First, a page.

Original URL path: http://timeandnavigation.si.edu/navigating-air/challenges/overcoming-challenges/dead-reckoning (2016-02-13)
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  • Dying to Set Records | Time and Navigation
    A New Era in Time and Navigation Hyperbolic Systems LORAN Meet the Clockmaker Alfred Loomis Navigate the Skies Activity Did You Know Government supported record attempts using sturdy flying boats had the best chance of success Privately financed flights with land planes flown by amateurs often ended in disaster The Slipstream October 1927 This is represented in a 1927 political cartoon about this period of aviation Explore More Fred Noonan navigating a Pan Am Sikorsky S 42 Winnie Mae in New York 1933 Run Time 0 30 Radio Compass Longines Weems Second Setting and Lindbergh Hour Angle Watch Advertisement Nortronics NAS 14V2 Astroinertial Navigation System Cartoon Slipstream Magazine October 1927 Cartoon Slipstream Magazine October 1927 A 1927 political cartoon showcasing the dangers of cross oceanic flying Credit National Air and Space Museum Smithsonian Institution Dying to Set Records Aviators made unprecedented long distance flights It was exciting but dangerous Many people tried and many died Most often remembered as the year Charles Lindbergh flew alone across the Atlantic 1927 also witnessed other record flights that presented far greater challenges But the limitations of navigation technology often proved deadly Even the relatively simple navigational task of crossing the North Atlantic claimed many lives These disasters marked a turning point in navigational systems Old Glory Hit Sea at Terrific Speed Wreckage Shows Effects of Impact Lloyd Bertaud James Hill and Philip Payne Maine to Rome Learn More Close No Accident for Brock Wives Thrilled as Two Detroit Airmen Reach London Goal William Brock and Edward Schlee Newfoundland to Great Britain Learn More Close Byrd Plane Reported Wrecked Flyers Safe Richard Byrd Bert Acosta Bernt Balchen and George Noville New York to Paris Learn More Close Nation s Officials Hail Chamberlin President Cables His Rejoicing Clarence Chamberlin and Charles Levine New York to Germany Learn More Close Costes and Le Brix Fly on 1 200 Miles They Bring Plane to Point 300 Miles from Rio Dieudonné Costes and Joseph Le Brix Senegal to Brazil Learn More Close Portuguese Flyer Crosses Atlantic Fights Gales on Way Sarmento de Beires Jorge de Castilho and Manuel Gouveia Portuguese Guinea to Brazil Learn More Close Plane Fell 800 Miles Short of Goal in Paris But Aviation Leaders Praise Ruth Elder s Feat Ruth Elder and George Haldeman New York to Paris Learn More Close Ocean Fliers Missing After Recent Efforts Navy Sees One Chance in 1 000 to Find Fliers John Frost and Gordon Scott Dole Race California to Hawaii Learn More Close Prizes Handed Dole Winners Goebel and Jensen Receive Rewards of Flight Arthur Goebel William Davis Jr Martin Jensen and Paul Schluter Dole Race California to Hawaii Learn More Close Throngs Cheer Pacific Fliers Great Days for American Aviation Lester Maitland and Albert Hegenberger California to Hawaii Learn More Close Lost Princess Hunt Goes On Private Agencies Aid Search Frederick Minchin Leslie Hamilton and Princess Löwenstein Wertheim Great Britain to Ontario Learn More Close Fate of Nungesser is Still a Mystery But Search Goes On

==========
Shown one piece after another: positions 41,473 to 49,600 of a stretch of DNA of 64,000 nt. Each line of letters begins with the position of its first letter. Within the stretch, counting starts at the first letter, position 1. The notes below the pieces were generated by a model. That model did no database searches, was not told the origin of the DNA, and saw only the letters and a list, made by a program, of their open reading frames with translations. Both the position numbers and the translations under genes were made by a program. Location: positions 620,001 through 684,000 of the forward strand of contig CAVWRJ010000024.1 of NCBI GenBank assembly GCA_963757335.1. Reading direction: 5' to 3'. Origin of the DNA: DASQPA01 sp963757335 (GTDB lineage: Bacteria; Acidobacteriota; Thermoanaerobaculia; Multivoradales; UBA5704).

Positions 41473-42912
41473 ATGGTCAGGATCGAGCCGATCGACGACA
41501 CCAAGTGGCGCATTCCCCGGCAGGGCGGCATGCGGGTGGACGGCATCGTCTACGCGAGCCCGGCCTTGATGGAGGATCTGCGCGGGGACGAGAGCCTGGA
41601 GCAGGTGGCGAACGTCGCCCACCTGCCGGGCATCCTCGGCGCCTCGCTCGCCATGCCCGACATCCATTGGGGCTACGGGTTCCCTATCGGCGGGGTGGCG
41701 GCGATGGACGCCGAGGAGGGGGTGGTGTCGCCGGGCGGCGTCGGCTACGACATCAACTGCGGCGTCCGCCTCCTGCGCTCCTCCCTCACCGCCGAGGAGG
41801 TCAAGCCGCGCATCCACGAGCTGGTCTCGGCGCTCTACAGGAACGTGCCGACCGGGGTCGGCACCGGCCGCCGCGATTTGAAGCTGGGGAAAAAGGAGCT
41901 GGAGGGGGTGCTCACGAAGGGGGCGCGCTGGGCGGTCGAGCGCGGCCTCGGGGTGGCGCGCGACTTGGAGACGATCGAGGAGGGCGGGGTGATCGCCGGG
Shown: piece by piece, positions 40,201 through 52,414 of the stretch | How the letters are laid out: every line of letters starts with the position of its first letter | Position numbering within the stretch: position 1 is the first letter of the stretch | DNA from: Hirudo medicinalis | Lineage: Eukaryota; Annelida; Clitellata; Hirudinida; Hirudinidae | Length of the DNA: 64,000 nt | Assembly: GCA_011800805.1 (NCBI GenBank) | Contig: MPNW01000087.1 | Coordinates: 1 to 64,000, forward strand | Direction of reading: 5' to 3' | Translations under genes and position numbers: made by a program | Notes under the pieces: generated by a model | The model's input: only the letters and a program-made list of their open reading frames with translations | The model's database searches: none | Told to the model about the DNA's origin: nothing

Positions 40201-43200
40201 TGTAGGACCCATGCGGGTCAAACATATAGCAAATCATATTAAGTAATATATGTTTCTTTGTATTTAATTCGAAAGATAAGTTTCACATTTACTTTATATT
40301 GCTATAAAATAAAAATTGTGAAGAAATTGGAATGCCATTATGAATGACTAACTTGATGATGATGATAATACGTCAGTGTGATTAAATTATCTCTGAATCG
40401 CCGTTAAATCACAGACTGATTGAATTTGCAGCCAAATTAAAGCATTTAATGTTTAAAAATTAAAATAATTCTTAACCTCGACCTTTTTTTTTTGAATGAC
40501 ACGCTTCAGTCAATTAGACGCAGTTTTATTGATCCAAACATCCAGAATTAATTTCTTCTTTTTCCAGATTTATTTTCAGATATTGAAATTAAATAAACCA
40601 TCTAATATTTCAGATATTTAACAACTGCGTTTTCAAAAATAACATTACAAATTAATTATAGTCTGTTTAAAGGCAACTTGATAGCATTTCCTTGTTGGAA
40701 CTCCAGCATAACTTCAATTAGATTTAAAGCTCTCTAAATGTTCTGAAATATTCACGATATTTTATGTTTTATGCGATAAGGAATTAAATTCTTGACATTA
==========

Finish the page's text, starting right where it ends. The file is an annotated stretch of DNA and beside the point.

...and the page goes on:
Original URL path: http://timeandnavigation.si.edu/navigating-air/early-air-navigators/dying-to-set-records (2016-02-13)
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  • Lindbergh's Calculated Risk | Time and Navigation
    Navigate the Skies Activity Lindbergh s Calculated Risk Charles Lindbergh s 1927 transatlantic flight highlighted the limitations of early air navigation technology Though not the first person to cross the Atlantic by air over 100 had preceded him Lindbergh demonstrated that transatlantic flight would soon be practical Because he lacked any means for fixing position his flight also illustrated that until better navigational tools and techniques were developed this type of flying could be a gamble Indeed many who attempted it perished Lindbergh s Simple Tools for a Difficult Crossing Lindbergh navigated the Spirit of St Louis on his transatlantic flight with an earth inductor compass a drift sight a speed timer a stopwatch for the drift sight and an eight day clock Despite weather deviations and extreme fatigue Lindbergh reached the coast of Ireland within 5 kilometers 3 miles of his intended great circle course But he knew that chance not skill or equipment had allowed such accuracy winds during his flight had caused no significant drift Besides being uncertain of his position at times on his transatlantic flight Charles Lindbergh found himself lost several times on his Caribbean and Latin American tour In each case faulty equipment let him down He realized he had to find better ways of fixing position if he was going to continue to make long range flights and promote safe long distance air travel Lindbergh with the Spirit of St Louis Charles Lindbergh in front of his Ryan NYP Spirit of St Louis in St Louis Missouri Credit National Air and Space Museum Smithsonian Institution P V H Weems with Charles and Anne Morrow Lindbergh Probably in San Diego 1930 Credit National Air and Space Museum Smithsonian Institution Ryan NYP Spirit of St Louis The Ryan NYP Spirit of St Louis flown by

    Original URL path: http://timeandnavigation.si.edu/navigating-air/early-air-navigators/charles-lindbergh/lindberghs-calculated-risk (2016-02-13)
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  • The Business of Air Navigation | Time and Navigation